For $82 you can get a book called ''Rainy Days at Brig o'Turk,'' a sketchbook of the great Sir John Everett Millais. Apply to the Dalrymple Press, Westerham, Kent. No need to mention my name as they never heard of me, but I have heard about Sir John Everett Millais, and I'm pleased to learn his 1853 sketchbook is in such booming prosperity. It happens I have a Millais gracing my bedroom wall. True, the Tate Gallery in London has consistently refused to acknowledge that Sir John ever painted ''Little Sweethearts,'' but I know better. Mine is one of several million lithographic copies turned out in the 1890s as a magazine subscription premium, and ''Little Sweethearts'' was the greatest circulation gimmick of all. ''Little Sweethearts'' was one in a long series of pop art offered as circulation come-ons by the Family Herald & Weekly Star of Montreal.
The picture (suitable for framing) shows a lad and lassie and a basket of wild strawberries, enough so it was described as ''sweetly sentimental.'' Mine was given to me by Jane Acorn of Prince Edward Island, a girlhood chum of my mother, and Jane had had it since her father had renewed his subscription and included 25 cents extra for the picture.
Jane asked me if I had ''Little Sweethearts.'' No. ''Would I like 'Little Sweethearts'?'' Yes. Jane well knew that the picture brought a fancy price and that while millions had been in print few, for some reason, existed. It always amused, and pleased, her that I paid $25 to have the 25-cent picture framed.
In an era of fierce magazine competition, the subscription premium was not always a picture. The New England Homestead used to give away a pair of Norway maples - the red ones - and wherever you saw red maples flanking a front door you knew they took the New England Homestead.
The Family Herald & Weekly Star stuck to pictures and promoted them so well they had to maintain a mailing office in Boston to save money on postage to the States. When they arranged for a picture, they would begin to tout it and carry along with weekly reports of progress.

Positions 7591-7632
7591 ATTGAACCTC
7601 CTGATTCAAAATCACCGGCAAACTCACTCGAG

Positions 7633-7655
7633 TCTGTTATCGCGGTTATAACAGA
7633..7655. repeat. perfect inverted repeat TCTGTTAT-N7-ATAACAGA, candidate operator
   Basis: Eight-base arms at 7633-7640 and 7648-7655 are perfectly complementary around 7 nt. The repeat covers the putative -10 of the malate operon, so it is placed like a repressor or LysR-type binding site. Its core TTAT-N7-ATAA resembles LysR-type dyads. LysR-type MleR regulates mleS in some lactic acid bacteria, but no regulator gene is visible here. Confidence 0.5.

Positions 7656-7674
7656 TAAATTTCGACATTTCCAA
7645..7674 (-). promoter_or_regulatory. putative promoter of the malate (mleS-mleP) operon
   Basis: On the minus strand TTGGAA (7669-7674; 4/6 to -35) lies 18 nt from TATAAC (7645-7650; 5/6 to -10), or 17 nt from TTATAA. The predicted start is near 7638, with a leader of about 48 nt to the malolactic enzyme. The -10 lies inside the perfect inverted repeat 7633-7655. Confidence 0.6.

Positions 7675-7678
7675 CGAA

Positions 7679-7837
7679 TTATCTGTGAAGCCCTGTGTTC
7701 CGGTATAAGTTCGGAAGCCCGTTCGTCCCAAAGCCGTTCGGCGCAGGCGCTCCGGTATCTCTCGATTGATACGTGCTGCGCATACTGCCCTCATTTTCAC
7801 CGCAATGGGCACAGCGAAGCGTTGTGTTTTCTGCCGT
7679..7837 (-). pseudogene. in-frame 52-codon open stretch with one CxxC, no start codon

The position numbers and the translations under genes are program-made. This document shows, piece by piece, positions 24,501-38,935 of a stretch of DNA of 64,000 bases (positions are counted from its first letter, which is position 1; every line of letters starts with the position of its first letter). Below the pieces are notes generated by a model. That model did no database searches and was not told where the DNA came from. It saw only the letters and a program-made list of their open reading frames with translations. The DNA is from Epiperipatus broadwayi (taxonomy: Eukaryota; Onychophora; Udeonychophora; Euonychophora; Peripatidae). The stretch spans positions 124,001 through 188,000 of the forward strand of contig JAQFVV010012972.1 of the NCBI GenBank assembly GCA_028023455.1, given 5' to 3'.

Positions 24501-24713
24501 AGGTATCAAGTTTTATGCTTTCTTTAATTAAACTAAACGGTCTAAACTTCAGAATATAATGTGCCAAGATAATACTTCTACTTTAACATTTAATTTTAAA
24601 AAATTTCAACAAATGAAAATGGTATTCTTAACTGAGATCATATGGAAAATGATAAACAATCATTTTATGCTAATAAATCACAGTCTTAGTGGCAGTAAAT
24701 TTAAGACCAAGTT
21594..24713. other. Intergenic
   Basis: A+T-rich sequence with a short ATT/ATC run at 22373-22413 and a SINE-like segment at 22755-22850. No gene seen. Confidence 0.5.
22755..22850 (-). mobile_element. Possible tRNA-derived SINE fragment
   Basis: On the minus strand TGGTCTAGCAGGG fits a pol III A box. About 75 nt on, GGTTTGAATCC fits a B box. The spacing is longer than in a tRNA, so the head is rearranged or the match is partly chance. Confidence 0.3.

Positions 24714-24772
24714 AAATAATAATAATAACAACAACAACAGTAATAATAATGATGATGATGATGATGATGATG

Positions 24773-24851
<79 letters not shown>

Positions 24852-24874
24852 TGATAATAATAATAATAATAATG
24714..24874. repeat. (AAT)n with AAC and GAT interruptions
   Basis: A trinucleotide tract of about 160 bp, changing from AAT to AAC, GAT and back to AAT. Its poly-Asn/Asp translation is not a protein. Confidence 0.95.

Some of their other pictures were ''The Battle of Balaklava,'' ''It Fell From the Nest,'' and the montage celebrating Queen Victoria's diamond jubilee. ''It Fell From the Nest'' showed a child holding a fledgling while gazing up into a tree. They also offered the portrait of Sir Wilfred Laurier, Canada's first French-Canadian prime minister. Laurier and Queen Victoria are still found in many Canadian homes. But ''Little Sweethearts'' for some reason began to disappear soon after many million copies were distributed and today is hard to find.
The Family Herald & Weekly Star ceased to publish some years back and ended a long service as Canada's leading family magazine. When it was still publishing, I went into the offices in Montreal and inquired about ''Little Sweethearts.'' I was promptly led into the office of the editor (who was not in) and shown a framed copy of ''Little Sweethearts'' on the wall over his chair. The assistant who had thus favored me said, ''Since you came in to ask about it, I think you must know more about it than we do!''
The story behind ''Little Sweethearts'' had been lost in the years. But the files revealed that ''Little Sweethearts'' had been done by the great Millais and was so advertised at the time. Until then, the promotion blurbs said, good lithography had been done only in Germany, but now a firm in London, Low, was competent and was doing ''Little Sweethearts.'' Issue after issue, progress was reported, until the first shipment had been made and the vessel had at last docked in Montreal. Clerks began counting quarters.
The Tate kindly answered a query but said there was nothing about ''Little Sweethearts'' in the Millais story. My guess: He did it as a bread-and-butter job and didn't bother to sign it. Or perhaps he felt he was demeaning himself by crass commercial contacts in that awful America. No, I think I will not send $82 for a copy of ''Rainy Days at Brig o'Turk.''